[Bea’s Reviews] Dracula [1931]



Funny what time and emotional maturity does to you.

When I first viewed Universal’s first of their many Golden Age releases, I honestly didn’t think much of it. Yes, I had heard this was not THE first Dracula adaptation (and neither wasNosferatu for that matter), but it was this film that embued pop culture for years to come about the image of the Prince of Darkness. The sharp evening wear, the thick accent, the hypnotic stare, everything that Bela Lugosi brought to this role has since become something of legend. However, even with all of these accolades and knowledge in mind, after watching it on my own on a rainy night back in ’01, all I thought was “That it? Really? Hm. Whatever.”

I was vastly underwhelmed by this ‘classic’ that I wasn’t sure who to be more disappointed in- myself or the movie. So for the longest time, I didn’t watch it again, mainly because I figured since I had seen it once, that was all I needed. Until very recently however, prior to this write up, I went on a Universal Horror kick- I rented the greats starring Lugosi, Karloff and Chaney Sr., and the more I watched them, I found a whole new appreciation for them. I wasn’t put off by the fact these were old films, nor did I hold anything against them for looking their age in terms of the production values, acting techniques and the like. I accepted them on the level of being trail blazers for the films to come, and I began to appreciate them even more for the fact that they really don’t make fantastic monster movies any more. So, when I finally got around to re-watching Tod Browning’s Dracula I found myself developing quite a crush.

Let it be known that this film isn’t faithful to the novel, but it IS faithful to Robert Balderston and Hamilton Deane’s stage play, and it was this I kept in my mind. I knew from my previous viewing that it wouldn’t be following the typical game plan, and that is perhaps when I started to become lenient with the film’s progression. This film isn’t brilliant or perfect by any means- it is a deeply flawed film and for that matter, perhaps more than a little goofy, but Bela Lugosi’s performance and presence isn’t one of those flaws. Really, this is well and truly Lugosi’s film and for good reason- the man exudes the off-kilter power that Dracula possesses. The rest of the cast do what they can, but really, Lugosi is THE coolest cat in the movie.  Edward Van Sloan plays a decent Van Helsing, and there is a great part when he uncovers Dracula’s identity with a mirror. The look in Dracula’s eyes say “Oh, it’s on now, motherfucker.” and Van Helsing returns the silent threat with one of his own: “BRING it.” Awesome sequence.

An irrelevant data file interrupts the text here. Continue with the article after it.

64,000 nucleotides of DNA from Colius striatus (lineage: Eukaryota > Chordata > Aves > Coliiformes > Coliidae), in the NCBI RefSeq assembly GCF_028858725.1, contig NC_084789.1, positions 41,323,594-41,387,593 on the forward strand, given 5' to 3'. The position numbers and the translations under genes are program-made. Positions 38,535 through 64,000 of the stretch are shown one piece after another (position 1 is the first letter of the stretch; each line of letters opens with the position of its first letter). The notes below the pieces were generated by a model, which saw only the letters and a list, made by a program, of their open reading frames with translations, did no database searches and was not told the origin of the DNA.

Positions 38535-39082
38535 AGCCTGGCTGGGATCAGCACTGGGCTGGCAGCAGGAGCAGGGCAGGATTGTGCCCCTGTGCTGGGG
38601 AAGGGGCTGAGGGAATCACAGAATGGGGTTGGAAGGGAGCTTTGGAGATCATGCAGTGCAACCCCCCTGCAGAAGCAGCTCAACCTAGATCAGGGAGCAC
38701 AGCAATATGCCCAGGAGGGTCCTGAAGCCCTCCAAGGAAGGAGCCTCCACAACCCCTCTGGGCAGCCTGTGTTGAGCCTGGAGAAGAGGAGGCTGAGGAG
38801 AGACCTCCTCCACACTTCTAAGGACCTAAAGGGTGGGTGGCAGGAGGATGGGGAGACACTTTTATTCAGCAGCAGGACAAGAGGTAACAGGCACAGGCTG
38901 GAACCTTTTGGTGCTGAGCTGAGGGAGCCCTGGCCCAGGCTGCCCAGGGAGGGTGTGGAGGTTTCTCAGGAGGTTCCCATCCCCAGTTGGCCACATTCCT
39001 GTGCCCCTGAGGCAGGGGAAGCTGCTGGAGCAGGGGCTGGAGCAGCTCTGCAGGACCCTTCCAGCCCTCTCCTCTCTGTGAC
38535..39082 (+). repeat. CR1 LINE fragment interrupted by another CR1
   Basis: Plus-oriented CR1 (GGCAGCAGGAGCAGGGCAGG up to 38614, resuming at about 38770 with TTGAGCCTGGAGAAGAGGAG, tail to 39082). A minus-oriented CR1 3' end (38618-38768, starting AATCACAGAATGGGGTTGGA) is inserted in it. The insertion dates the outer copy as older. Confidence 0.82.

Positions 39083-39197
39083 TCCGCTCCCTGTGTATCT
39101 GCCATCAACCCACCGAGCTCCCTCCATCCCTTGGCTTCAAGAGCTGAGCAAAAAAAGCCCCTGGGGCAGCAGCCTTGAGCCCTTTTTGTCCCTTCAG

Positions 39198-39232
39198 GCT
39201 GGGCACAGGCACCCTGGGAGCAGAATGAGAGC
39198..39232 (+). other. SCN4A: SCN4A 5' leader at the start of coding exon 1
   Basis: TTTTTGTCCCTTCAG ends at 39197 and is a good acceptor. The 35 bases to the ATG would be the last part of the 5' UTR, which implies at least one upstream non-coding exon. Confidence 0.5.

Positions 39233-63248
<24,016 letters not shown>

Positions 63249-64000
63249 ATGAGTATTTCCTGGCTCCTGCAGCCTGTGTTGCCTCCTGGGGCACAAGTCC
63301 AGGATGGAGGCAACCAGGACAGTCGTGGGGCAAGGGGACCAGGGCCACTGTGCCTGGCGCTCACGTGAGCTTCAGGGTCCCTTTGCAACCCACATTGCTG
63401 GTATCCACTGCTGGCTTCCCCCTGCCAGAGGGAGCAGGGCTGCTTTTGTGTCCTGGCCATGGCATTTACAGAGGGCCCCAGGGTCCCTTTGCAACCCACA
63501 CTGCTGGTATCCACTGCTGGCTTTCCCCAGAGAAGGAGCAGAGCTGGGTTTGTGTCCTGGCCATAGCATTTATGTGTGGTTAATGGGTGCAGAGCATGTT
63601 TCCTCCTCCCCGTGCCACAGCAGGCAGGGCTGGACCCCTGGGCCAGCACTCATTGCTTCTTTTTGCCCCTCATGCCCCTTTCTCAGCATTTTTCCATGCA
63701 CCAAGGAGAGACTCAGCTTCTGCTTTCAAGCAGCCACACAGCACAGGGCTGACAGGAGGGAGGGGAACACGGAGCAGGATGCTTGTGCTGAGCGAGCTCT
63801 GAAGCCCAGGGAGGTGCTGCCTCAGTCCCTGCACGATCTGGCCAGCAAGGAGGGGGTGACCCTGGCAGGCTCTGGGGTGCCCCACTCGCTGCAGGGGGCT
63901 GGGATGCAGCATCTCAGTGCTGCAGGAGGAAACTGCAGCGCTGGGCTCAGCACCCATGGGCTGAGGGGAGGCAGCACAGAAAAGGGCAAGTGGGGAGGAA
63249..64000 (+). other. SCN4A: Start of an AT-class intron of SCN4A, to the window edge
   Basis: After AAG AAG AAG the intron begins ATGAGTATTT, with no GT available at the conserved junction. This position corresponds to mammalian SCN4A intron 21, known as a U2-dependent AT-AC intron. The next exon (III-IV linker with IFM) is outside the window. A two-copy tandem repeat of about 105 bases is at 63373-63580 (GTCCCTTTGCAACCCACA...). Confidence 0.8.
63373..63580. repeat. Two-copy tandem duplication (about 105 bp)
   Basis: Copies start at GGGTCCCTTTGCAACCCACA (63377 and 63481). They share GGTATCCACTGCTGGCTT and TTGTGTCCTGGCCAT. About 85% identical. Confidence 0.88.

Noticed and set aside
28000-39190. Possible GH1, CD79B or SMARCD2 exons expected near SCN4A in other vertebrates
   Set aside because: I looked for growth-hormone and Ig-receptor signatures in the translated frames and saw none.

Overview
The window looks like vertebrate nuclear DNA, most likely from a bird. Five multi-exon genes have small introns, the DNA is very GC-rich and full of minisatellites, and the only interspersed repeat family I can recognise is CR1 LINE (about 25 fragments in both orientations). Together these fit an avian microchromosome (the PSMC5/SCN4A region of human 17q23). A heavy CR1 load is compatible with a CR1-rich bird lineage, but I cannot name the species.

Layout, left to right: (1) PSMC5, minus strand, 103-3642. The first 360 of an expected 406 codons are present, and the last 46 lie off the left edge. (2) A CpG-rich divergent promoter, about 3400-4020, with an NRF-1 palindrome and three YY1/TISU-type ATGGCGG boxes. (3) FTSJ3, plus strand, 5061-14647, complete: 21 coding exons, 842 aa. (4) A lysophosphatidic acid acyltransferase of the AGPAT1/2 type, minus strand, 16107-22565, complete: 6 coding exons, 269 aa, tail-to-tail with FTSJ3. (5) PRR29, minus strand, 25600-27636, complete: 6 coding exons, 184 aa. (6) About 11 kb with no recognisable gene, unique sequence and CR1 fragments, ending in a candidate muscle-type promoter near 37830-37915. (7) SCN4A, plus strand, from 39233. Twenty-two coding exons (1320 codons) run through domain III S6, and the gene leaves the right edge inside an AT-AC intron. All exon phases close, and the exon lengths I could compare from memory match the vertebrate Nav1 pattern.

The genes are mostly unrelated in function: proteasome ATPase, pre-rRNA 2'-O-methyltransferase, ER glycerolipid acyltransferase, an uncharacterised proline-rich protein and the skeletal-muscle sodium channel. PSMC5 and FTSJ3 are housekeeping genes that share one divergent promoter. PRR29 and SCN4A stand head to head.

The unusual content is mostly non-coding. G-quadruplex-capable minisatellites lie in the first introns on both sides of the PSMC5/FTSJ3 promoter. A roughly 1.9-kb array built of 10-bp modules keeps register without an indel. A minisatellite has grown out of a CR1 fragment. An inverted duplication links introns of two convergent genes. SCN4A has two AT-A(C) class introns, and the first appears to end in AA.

Dwight Frye is phenomenal as Renfield. You remember that hilarious portrayal Peter McNicol did of that character in Mel Brooks’s Dracula Dead And Loving It? McNicol’s mannerisms, voice and craziness comes from Frye’s Renfield, right down to the teeth. It’s safe to say that Frye set the absolute standard for Renfield that has been duplicated many times since, but few, if any, have reached that level of sublime insanity. Trivia bite for you; Frye worked on war planes in World War II. Think about that and tell me how you feel.



Other than those three main performances, this really is a gorgeous film to look at, that plays almost like a magic show. You must keep in mind that this was made back in the Great Depression, where money was scarce, so new technology was improvised- no digital tactics here- the visual effects you see were done by humans. What also lends massive assistance to the film is the distinct Gothic atmosphere. Although (I believe) the film itself is actually set in the 20’s, it still retains the Gothic sensibilities that we associate with Dracula- ancient, crumbling architecture, yawning catacombs, forboding cemetaries and fog… yes, by today’s standards this sounds cliche, but in this case, it works beautifully.

Another element of this film that will stand out is the use of mood- the version I watched had very few musical cues, therefore, despite the actors talking and incidental music, this is actually a quiet film, which helps sell the whole eerie dream like quality of this film. Despite this, there are some actually quite intentionally funny parts, most of them coming from Renfield (who seems to have a curious habit of wandering wherever he pleases around Doctor Seward’s sanitarium without any chaperone, hmmm).

Now, one of the most common complaints that have been raised about this movie is it’s pacing. I agree that this film does drag in places, it doesn’t help that most of the actors don’t have the same charisma as Lugosi, Van Sloan and Frye, and that some scenes aren’t conclusive, and a few plot threads are abruptly dropped. This is true too because I found myself wondering what the hell happened to Dracula’s Brides. You only see them for two or so scenes and nothing else becomes of them.

All said and drained, no, this movie isn’t scary per se, nor is it the epitome of Stoker’s original creation, but view this film with all of the other points I have brought to bear- the entire sensation of the film is that of a languid, sumptuous dream that won’t let you wake up until it’s finished having it’s way with you… much like Dracula himself. If you struggle, you won’t enjoy it as much, but if you just go along with it and accept it for what it is, submission will be more pleasant than you think. If you are a horror/Dracula fan, you owe it to yourself to watch it just once.

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